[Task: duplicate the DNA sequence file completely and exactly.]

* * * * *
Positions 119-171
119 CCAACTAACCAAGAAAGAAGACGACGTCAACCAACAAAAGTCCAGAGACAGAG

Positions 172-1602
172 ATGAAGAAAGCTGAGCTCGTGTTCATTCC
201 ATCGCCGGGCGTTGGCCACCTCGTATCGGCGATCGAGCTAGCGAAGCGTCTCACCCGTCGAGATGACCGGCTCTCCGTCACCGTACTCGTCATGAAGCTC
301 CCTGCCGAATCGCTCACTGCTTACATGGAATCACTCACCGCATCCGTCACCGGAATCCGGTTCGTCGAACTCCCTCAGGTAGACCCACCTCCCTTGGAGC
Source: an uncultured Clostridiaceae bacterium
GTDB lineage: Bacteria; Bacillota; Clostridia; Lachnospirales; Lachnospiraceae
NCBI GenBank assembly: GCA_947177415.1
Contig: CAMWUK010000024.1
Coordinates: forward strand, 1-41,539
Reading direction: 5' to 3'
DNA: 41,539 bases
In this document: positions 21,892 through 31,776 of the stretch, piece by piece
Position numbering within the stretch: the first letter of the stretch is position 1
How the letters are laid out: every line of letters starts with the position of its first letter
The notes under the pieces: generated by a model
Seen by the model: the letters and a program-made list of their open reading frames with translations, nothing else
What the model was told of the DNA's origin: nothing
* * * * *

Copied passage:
Positions 119-171
119 CCAACTAACCAAGAAAGAAGACGACGTCAACCAACAAAAGTCCAGAGACAGAG

Positions 172-1602
172 ATGAAGAAAGCTGAGCTCGTGTTCATTCC
201 ATCGCCGGGCGTTGGCCACCTCGTATCGGCGATCGAGCTAGCGAAGCGTCTCACCCGTCGAGATGACCGGCTCTCCGTCACCGTACTCGTCATGAAGCTC
301 CCTGCCGAATCGCTCACTGCTTACATGGAATCACTCACCGCATCCGTCACCGGAATCCGGTTCGTCGAACTCCCTCAGGTAGACCCACCTCCCTTGGAGC
Source: an uncultured Clostridiaceae bacterium
GTDB lineage: Bacteria; Bacillota; Clostridia; Lachnospirales; Lachnospiraceae
NCBI GenBank assembly: GCA_947177415.1
Contig: CAMWUK010000024.1
Coordinates: forward strand, 1-41,539
Reading direction: 5' to 3'
DNA: 41,539 bases
In this document: positions 21,892 through 31,776 of the stretch, piece by piece
Position numbering within the stretch: the first letter of the stretch is position 1
How the letters are laid out: every line of letters starts with the position of its first letter
The notes under the pieces: generated by a model
Seen by the model: the letters and a program-made list of their open reading frames with translations, nothing else
What the model was told of the DNA's origin: nothing